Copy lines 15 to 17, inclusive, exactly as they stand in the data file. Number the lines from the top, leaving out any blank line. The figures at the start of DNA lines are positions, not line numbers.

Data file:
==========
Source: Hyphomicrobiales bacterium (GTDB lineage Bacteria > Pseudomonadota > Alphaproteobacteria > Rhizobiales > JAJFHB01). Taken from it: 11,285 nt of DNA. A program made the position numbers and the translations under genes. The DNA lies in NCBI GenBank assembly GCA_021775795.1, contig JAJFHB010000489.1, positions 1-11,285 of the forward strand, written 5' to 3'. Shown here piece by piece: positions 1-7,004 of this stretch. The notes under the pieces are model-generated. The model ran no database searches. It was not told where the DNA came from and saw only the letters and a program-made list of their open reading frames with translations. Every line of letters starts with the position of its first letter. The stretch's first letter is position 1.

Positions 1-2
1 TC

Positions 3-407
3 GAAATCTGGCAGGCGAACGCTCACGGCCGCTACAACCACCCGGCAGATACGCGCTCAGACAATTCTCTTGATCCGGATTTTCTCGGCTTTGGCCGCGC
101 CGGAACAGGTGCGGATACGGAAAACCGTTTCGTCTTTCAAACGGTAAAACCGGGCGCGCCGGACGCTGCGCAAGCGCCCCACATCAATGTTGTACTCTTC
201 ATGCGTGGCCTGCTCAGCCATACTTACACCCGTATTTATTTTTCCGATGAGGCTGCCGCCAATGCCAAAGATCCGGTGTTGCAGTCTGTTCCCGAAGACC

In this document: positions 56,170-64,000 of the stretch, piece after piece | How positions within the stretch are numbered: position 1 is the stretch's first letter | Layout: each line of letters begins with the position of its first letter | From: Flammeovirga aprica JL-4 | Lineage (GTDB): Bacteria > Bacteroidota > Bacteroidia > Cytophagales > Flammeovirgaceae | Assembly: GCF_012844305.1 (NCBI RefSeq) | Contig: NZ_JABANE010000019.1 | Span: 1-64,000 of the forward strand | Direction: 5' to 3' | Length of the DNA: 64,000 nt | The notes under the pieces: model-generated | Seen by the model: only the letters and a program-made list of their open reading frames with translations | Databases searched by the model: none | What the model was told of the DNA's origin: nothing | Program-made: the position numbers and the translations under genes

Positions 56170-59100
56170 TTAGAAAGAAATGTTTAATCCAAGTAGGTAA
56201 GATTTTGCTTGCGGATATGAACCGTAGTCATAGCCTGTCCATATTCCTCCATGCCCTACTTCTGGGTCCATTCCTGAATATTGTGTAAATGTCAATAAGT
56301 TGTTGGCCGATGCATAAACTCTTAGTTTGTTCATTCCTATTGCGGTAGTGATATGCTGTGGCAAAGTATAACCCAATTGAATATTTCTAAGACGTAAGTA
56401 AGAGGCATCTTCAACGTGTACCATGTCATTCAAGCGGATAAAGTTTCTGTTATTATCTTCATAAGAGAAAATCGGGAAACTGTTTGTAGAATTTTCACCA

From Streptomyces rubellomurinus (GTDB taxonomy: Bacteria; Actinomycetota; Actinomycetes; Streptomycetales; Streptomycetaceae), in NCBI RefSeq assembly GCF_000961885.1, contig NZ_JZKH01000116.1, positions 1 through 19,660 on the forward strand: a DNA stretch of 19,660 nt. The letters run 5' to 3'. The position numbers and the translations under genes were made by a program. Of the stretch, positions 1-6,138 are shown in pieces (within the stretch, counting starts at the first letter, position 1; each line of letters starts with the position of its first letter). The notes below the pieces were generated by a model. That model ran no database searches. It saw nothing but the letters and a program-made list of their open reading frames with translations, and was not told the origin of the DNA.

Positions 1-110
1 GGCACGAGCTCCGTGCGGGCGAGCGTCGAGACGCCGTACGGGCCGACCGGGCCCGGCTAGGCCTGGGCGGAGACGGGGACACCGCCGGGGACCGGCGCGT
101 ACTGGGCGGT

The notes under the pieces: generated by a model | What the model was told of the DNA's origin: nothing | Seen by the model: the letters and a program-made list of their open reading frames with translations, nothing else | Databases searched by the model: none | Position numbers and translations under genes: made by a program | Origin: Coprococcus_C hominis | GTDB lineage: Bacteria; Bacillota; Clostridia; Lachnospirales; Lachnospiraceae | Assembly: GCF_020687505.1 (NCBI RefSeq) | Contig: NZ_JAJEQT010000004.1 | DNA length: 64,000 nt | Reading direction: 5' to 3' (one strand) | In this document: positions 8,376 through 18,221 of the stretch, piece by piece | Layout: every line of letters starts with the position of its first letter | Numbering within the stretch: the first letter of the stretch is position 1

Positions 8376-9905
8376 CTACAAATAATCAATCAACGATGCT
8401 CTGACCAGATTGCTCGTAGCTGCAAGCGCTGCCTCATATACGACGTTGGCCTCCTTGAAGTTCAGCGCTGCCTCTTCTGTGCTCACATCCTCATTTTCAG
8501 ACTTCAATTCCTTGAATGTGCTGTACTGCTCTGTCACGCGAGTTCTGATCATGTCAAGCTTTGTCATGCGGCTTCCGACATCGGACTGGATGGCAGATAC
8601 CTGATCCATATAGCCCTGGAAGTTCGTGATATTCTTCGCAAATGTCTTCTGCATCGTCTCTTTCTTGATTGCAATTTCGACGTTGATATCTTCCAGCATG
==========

Positions 1-110
1 GGCACGAGCTCCGTGCGGGCGAGCGTCGAGACGCCGTACGGGCCGACCGGGCCCGGCTAGGCCTGGGCGGAGACGGGGACACCGCCGGGGACCGGCGCGT
101 ACTGGGCGGT